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History of Benton County, Iowa
The Lewis Publishing Company, Chicago, 1910; Luther B. Hill, Ed.

Pages 635-637

VICTOR G. SPENCER, who operates a stock farm in Polk township, was born June 30, 1866, at Spencer's Grove, Iowa. He is a son of Charles H. and Mary (Rice) Spencer, farmers of Benton county. Charles H. Spencer was born January 3, 1828, in Orange county, Vermont, and was a son of William and Martha Spencer. William Spencer was a lawyer, judge and postmaster of Corinth; he was a member of the firm of Spencer & Vilas, the latter being the father of the Vilas who held the office of postmaster-general under President Cleveland.

Charles H. Spencer was reared in Corinth, Vermont, and came to Benton county, Iowa, when twenty-one years of age and entered two hundred acres of land. In 1852 he went to California with an ox team, and returned across the Isthmus. He worked on a farm for his brother until his marriage in 1855 and was a farmer until the time of his death, January 9, 1904. His wife was a daughter of James and Mary (Hunt) Rice, born in Danville, Virginia, June 12, 1835; she came to Benton county, Iowa, by stage and steamboat, with her parents, when fourteen years of age. Mr. Rice was a tailor, but became a farmer after settling in Iowa. One of his sons Fielding, fought side by side with former President McKinley at Cedar Creek, during the Civil war, and another son, Nathan, was killed at Pea Ridge. One son, Roy, lives in Urbana, and William and Harry live in Vinton. There are also two daughters living, Mrs. Sallie A, Gaylor of Glendive, Montana, and Mrs. Lucinda Pauley, of Vinton, Iowa.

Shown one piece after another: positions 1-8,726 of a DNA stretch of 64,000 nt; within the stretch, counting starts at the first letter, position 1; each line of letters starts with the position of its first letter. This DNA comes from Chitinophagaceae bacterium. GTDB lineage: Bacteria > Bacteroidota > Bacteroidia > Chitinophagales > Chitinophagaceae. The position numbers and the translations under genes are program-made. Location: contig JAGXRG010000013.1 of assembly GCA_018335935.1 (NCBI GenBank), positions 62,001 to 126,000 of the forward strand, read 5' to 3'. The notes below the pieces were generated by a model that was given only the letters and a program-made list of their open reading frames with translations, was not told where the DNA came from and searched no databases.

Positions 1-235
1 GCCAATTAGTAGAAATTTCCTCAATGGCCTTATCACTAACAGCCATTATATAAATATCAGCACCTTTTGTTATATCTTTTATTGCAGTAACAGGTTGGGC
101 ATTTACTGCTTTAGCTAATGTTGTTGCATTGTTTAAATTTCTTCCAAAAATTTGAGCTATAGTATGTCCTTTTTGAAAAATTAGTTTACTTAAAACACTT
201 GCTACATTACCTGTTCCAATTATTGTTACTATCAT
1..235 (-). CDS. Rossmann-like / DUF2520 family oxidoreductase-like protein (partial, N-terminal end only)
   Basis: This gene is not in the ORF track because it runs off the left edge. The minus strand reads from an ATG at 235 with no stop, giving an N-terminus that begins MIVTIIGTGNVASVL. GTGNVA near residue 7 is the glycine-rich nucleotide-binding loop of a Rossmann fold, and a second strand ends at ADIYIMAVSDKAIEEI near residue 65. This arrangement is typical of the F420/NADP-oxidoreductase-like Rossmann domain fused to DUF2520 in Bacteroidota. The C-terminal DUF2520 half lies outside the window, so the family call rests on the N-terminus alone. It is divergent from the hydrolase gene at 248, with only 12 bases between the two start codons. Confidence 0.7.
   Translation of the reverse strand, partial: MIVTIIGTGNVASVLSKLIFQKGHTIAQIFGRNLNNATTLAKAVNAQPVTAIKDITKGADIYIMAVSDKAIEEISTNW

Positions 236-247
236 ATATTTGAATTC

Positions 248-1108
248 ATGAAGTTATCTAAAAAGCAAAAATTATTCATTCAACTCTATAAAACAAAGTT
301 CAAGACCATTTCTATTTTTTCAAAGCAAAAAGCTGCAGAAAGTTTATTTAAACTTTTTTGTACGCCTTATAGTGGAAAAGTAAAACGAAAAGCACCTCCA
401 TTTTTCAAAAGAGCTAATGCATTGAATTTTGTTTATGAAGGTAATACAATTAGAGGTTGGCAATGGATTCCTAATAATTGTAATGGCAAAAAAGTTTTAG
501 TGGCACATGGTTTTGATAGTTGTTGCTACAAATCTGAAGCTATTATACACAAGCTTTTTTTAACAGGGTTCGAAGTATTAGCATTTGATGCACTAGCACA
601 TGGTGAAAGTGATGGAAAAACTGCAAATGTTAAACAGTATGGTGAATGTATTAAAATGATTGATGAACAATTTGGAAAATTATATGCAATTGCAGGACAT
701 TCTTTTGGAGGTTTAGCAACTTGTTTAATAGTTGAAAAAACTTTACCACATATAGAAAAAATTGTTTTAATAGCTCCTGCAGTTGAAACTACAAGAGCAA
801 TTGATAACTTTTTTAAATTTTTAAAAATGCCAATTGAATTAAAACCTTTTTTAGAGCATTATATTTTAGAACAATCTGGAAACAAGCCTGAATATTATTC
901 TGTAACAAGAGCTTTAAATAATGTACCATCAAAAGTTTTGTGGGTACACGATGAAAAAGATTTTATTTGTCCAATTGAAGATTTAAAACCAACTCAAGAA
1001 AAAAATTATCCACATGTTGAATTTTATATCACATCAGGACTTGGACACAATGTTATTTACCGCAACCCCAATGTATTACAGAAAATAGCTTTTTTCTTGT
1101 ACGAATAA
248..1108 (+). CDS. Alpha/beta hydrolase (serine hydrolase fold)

Charles H. Spencer and his wife had nine children, namely: Emma, wife of John T. Robinson, of Grant City, Missouri; Ashbel D., of Lake Benton, Minnesota; Harriet, killed in an accident while at play; Edwin N., killed in a runaway accident; Charles F., a banker, in Lexington, Nebraska; Victor G.; Minnie, deceased, wife of James D. Hoffman; Louis H., who died in infancy; and James W., secretary and treasurer of the Banner Lumber Company, of St. Louis. Mrs. Spencer died February 7, 1907.

Victor G. Spencer attended the common school and spent one year at Tilford Collegiate Academy. Later he completed a course at Northern Illinois College, of Fulton, Illinois. After teaching school six terms he attended the American Institute of Phrenology, of New York city, and then took up farming, which he has since continued, on the old homestead. He owns two hundred and eleven acres of land in Polk township, and has made many improvements in the way of buildings, etc., and is an energetic, up-to-date farmer. He breeds several varieties of hogs, Hereford cattle, and owns sixteen head of Norman horses, among them a thorough-bred stallion known as "Young Brilliant."

Mr. Spencer is a bright newspaper correspondent, and writes for the Commoner and other papers. He is a great admirer of William J. Bryan, and an ardent Democrat. He is quite prominent in local public affairs, and is serving as treasurer of the school district. He has traveled extensively, and is well informed on the leading topics of the day. He is a trustee of the Methodist Episcopal church. After the death of his mother Mr. Spencer married Mrs. Lilla M. (Francis) Kelso, daughter of Almon I. and Elizabeth (Girton) Francis, the former born in New York, and the latter in Pennsylvania. Mr. Francis came to Buchanan county, Iowa, about 1859, and Mrs. Francis came with her parents when young. They were married about 1860. Mr. Francis enlisted in Company E, Fifth Iowa Volunteer Infantry and served three years. He was wounded at Iuka, Mississippi, came home on furlough and later rejoined his regiment, but was discharged because of his disability. Shortly after the war he began farming in Buchanan county, Iowa, where he remained until about 1888 when he sold his farm and removed to Polk township, Benton county, and bought one hundred and ninety-seven acres in section 11 and continued to reside there until his death.



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